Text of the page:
Adopt a Pet Guide: Middle-aged woman volunteering at a rescue shelter, kneeling beside a kennel with a cat inside. She is smiling warmly while feeding the cat, wearing a red volunteer shirt and gloves.

This is why we've reached out to more than 200 rescue groups and shelters across America to share with you their best advice and tips on adoptable pets, as well as their location.

We take the opportunity to thank all the rescues and shelters that have collaborated with this guide to send an important message to all families and persons who wish to adopt a pet. This would not have been possible without your valuable support!

This guide is divided into easy-to-read sections that will teach you everything you need to know about pet adoption wherever you may be in the country as well as useful bits and pieces in between. Keep an eye out for great tips that will help you in your search for the ideal furry companion as we go along, too.

What are the Benefits of Adopting a Dog?

What's really interesting about adopting a dog is there are a lot of benefits that you can get from it. In my experience, the following are the most significant benefits that I've encountered when we've welcomed Westin in our home:

  1. You are saving a life.

    Whether you are adopting from a shelter or a rescue, always remember that you are giving a dog the care and love that he truly deserves once you make this life-changing decision. In turn, you're also going to have some pretty surprising health benefits coming your way, too.

  2. It is much more cost-effective.

    While the adoption fees may range from $50 to $400 depending on the breed and other relevant factors, choosing to adopt from a rescue or shelter is still significantly cheaper than buying from a breeder or a puppy mill. Some breeders can charge $2,500 as a minimum price for a puppy.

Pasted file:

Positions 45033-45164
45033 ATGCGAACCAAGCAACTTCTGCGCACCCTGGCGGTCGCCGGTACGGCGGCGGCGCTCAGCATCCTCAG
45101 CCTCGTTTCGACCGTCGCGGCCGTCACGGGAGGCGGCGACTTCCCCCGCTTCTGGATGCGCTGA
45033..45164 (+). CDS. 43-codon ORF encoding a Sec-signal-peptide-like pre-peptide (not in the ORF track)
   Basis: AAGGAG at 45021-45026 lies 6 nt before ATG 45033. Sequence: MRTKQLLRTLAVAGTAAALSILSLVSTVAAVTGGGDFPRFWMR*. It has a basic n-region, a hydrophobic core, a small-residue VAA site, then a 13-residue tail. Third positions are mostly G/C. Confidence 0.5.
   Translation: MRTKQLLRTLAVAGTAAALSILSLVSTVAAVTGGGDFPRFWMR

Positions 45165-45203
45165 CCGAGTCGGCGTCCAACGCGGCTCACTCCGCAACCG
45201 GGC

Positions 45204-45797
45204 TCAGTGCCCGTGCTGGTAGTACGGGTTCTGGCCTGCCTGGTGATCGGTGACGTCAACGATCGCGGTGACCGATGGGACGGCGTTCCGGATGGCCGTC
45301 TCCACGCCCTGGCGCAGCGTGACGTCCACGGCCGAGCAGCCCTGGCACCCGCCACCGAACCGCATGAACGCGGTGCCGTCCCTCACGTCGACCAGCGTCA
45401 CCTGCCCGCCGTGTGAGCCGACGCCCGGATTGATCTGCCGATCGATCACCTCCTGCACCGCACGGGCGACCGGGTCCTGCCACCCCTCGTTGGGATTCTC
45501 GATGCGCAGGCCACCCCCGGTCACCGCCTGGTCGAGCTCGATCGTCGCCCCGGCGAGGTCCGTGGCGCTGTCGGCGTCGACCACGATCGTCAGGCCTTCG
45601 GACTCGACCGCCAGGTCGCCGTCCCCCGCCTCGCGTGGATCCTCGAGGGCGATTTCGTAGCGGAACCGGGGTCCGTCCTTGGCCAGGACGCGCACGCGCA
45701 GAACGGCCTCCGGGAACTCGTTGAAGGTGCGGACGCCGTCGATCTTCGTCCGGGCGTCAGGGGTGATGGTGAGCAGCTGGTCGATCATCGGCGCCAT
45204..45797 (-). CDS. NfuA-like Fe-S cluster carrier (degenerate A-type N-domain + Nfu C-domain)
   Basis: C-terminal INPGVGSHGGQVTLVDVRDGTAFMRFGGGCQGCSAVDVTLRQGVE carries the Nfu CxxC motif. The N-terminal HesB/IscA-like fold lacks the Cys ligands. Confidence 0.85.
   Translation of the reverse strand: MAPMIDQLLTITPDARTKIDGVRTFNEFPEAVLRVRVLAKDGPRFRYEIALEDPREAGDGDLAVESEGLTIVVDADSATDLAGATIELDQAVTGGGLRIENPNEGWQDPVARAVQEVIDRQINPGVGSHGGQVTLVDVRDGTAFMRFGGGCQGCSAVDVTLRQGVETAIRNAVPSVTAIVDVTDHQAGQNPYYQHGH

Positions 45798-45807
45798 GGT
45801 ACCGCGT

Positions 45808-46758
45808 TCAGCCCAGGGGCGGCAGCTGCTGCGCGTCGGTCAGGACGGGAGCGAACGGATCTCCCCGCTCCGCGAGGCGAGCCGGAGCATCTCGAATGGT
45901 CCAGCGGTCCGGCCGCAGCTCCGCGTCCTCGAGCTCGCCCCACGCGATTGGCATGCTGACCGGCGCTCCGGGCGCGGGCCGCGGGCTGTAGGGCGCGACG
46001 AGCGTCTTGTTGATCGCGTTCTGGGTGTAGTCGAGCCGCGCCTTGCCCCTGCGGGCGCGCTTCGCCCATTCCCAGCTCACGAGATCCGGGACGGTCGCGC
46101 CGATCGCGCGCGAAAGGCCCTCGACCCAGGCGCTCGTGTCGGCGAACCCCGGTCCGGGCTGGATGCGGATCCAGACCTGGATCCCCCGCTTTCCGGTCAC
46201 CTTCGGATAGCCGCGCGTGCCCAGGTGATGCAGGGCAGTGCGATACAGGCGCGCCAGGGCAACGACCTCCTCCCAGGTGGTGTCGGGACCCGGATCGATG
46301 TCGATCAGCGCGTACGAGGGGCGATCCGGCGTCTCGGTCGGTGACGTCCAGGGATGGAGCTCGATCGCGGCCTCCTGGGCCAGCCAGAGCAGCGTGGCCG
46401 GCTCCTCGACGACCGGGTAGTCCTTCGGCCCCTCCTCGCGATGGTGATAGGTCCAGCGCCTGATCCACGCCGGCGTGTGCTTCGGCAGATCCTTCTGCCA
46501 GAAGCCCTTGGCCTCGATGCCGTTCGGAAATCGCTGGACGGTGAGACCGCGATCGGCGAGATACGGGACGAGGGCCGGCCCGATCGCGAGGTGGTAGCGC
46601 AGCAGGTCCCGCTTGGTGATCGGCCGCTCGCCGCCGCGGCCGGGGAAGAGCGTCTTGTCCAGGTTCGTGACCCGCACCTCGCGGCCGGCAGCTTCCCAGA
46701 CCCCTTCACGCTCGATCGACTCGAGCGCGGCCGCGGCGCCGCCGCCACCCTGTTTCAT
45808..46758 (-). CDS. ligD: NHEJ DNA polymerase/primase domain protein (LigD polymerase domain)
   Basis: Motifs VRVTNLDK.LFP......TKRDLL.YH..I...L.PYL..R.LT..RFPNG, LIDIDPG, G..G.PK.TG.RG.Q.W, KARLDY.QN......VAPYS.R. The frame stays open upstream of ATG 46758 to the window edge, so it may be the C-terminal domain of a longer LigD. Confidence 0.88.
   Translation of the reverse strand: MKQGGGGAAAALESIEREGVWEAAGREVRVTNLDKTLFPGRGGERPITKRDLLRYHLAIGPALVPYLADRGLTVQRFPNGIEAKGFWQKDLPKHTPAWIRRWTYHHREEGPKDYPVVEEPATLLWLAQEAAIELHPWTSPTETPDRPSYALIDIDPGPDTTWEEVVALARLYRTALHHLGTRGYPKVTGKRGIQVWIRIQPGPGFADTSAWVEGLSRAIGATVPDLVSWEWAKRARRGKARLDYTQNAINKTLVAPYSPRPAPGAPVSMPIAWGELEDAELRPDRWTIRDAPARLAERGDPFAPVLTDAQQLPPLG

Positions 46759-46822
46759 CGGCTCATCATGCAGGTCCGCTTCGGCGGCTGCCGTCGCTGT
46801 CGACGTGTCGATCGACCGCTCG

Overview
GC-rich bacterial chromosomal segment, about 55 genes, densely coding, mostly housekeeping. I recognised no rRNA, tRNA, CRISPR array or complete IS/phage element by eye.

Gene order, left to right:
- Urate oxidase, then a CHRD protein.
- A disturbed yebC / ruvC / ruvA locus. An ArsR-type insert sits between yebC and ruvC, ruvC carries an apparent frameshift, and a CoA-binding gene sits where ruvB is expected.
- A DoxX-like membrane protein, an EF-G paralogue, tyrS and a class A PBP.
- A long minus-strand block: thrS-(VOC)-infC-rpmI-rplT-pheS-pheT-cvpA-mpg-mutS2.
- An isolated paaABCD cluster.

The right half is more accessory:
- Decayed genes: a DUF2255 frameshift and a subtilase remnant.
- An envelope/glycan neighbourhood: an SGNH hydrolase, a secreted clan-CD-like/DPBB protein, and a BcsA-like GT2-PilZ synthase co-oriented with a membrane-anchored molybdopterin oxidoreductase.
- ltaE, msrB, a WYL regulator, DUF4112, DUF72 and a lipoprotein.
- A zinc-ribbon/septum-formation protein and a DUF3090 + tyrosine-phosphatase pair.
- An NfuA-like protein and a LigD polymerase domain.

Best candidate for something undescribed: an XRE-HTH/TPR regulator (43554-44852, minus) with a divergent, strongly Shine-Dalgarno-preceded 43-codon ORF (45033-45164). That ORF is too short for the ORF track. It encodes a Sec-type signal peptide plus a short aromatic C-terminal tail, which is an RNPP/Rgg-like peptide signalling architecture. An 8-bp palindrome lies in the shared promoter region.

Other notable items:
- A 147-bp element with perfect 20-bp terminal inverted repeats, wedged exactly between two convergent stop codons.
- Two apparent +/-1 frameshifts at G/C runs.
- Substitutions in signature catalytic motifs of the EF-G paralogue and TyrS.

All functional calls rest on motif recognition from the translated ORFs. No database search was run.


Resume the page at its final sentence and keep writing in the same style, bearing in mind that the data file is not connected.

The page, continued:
3. You are helping reduce overcrowding in shelters and rescues.

    The number of animals taken in by rescue groups and shelters get bigger and bigger each day. You are helping ease their burden and make their operations more efficient should you decide to adopt. And the more they can function efficiently, the more animals they can save.

Courtney Rheuban Ax of Star Paw Rescue Foundation shares: “There's something about bringing home a pet for the first time, either from the shelter or the rescue and watching them realize that they are home and spending the rest of their life happy and warm and loved and safe. The unconditional love you get back from that dog or cat is one of the greatest things you can experience.

What to Do Before Adopting a Dog or Cat?

Taking in a dog or cat is a huge decision. It's more than just dropping by a local shelter or rescue group and deciding which puppy, kitten, juvenile dog or senior cat to foster in your household.